Heather Nigro was there at Tom Petty’s last concert a week ago in Los Angeles. And she remembers saying these words to a friend:
A week later, Tom Petty has died of an apparent cardiac arrest. And Nigro — along with rock fans throughout Southwest Florida — can't believe Monday's news.
“I’m just completely shocked,” Nigro says. “He was such a tremendous musician. … He will always be — and was and still is — rock royalty.”
Tom Petty had many fans in Southwest Florida, apparently. He played two sold-out shows at Germain Arena over the last 12 years, most recently in May 2012.
“I was 13 at the time,” the Fort Myers resident said about that 1986 show. “He was a true giant. Not too many rock acts can say they've had hits in four decades.”
MORE: Rock 'n' roll legend Tom Petty dies at 66 after suffering cardiac arrest
Nigro was at one of those Germain Arena shows, too. And she considers herself lucky to have seen Tom Petty and the Heartbreakers perform one last time at the Hollywood Bowl in Los Angeles.
Heather Nigro of Bonita Springs attended Tom Petty's last concert Sept. 25 in Los Angeles. She shot this photo of the adoring crowd at the Hollywood Bowl. (Photo: Heather Nigro)
For that Sept. 25 show, Petty wore a velvet suit with padded shoulders, Nigro says, and he smiled a lot and chatted with the audience. The night included an exuberant, 15-minute jam on the 1994 song “It’s Good to be King.”
“He was just having a great time,” Nigro says. “If you told me that Tom Petty was going to be dead a week later, I would have been like, ‘Really?’ He was just a tremendous performer.
“The greats are going. And I often question who’s next, who will carry the torch?”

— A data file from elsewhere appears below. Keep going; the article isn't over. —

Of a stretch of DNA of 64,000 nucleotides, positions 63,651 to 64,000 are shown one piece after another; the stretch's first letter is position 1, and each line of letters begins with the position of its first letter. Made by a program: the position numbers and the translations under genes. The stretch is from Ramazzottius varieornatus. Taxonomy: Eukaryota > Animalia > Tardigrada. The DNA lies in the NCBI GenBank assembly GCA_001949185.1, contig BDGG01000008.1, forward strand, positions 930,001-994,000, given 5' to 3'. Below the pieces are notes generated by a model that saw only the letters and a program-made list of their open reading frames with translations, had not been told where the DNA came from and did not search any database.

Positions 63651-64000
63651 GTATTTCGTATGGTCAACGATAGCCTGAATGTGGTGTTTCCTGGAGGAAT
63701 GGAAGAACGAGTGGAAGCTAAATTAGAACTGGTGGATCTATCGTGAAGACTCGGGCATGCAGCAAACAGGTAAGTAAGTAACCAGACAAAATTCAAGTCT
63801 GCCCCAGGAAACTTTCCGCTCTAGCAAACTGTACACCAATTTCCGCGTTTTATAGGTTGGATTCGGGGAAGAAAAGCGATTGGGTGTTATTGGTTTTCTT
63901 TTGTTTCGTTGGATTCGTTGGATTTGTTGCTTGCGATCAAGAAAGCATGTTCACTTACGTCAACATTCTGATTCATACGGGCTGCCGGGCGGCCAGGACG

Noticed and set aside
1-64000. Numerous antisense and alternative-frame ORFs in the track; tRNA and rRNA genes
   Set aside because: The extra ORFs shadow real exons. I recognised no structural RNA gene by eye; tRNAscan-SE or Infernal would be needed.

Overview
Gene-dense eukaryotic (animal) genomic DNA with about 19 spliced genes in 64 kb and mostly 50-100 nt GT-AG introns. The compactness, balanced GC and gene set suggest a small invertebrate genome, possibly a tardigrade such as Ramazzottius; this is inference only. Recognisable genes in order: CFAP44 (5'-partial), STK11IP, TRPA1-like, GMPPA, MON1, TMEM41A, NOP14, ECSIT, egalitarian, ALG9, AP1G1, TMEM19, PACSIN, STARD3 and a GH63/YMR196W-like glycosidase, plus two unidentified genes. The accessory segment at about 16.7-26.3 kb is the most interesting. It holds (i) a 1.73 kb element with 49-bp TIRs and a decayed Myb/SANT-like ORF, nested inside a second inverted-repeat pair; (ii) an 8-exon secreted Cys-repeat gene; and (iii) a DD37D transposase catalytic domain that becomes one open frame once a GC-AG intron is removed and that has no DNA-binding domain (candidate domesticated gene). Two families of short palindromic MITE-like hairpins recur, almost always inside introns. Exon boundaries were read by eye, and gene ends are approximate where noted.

Constantine Grim, guitarist for local rockers The Electric Mud, called Petty "a massive inspiration on me as a Florida-born player ."
"His love and belief in the integrity and honesty of rock and roll shaped the musician and the songwriter I am today," Grim says. "I was fortunate enough to see him the last time he was at Germain. It was church."
Liz Abbott of Sanibel Island went to college in Gainesville, Petty's hometown, and she says his spirit remained strong there.
"You can't attend UF without a little Petty running through your veins," Abbott says. "Today is a heartbreaker."
“It’s such a total shock,” says bar owner and blues musician Tommy Lee Cook. “We’re all sitting in the bar talking about it right now.
“He defined multiple generations of people… It just tears me up thinking about it.”
Cook, 62, says Petty wasn’t just a great rock frontman. He was also an amazing songwriter, including classics such as "American Girl," "Refugee" and "Mary Jane's Last Dance."
“They’re going to be playing his songs 100 years from now, “ Cook says. “He DEFINES American rock ‘n’ roll. I don’t know who else we could put up there with him.”
“He’s a Gainesville boy, a Florida man,” Cook says. “And he just took off and went and did it.”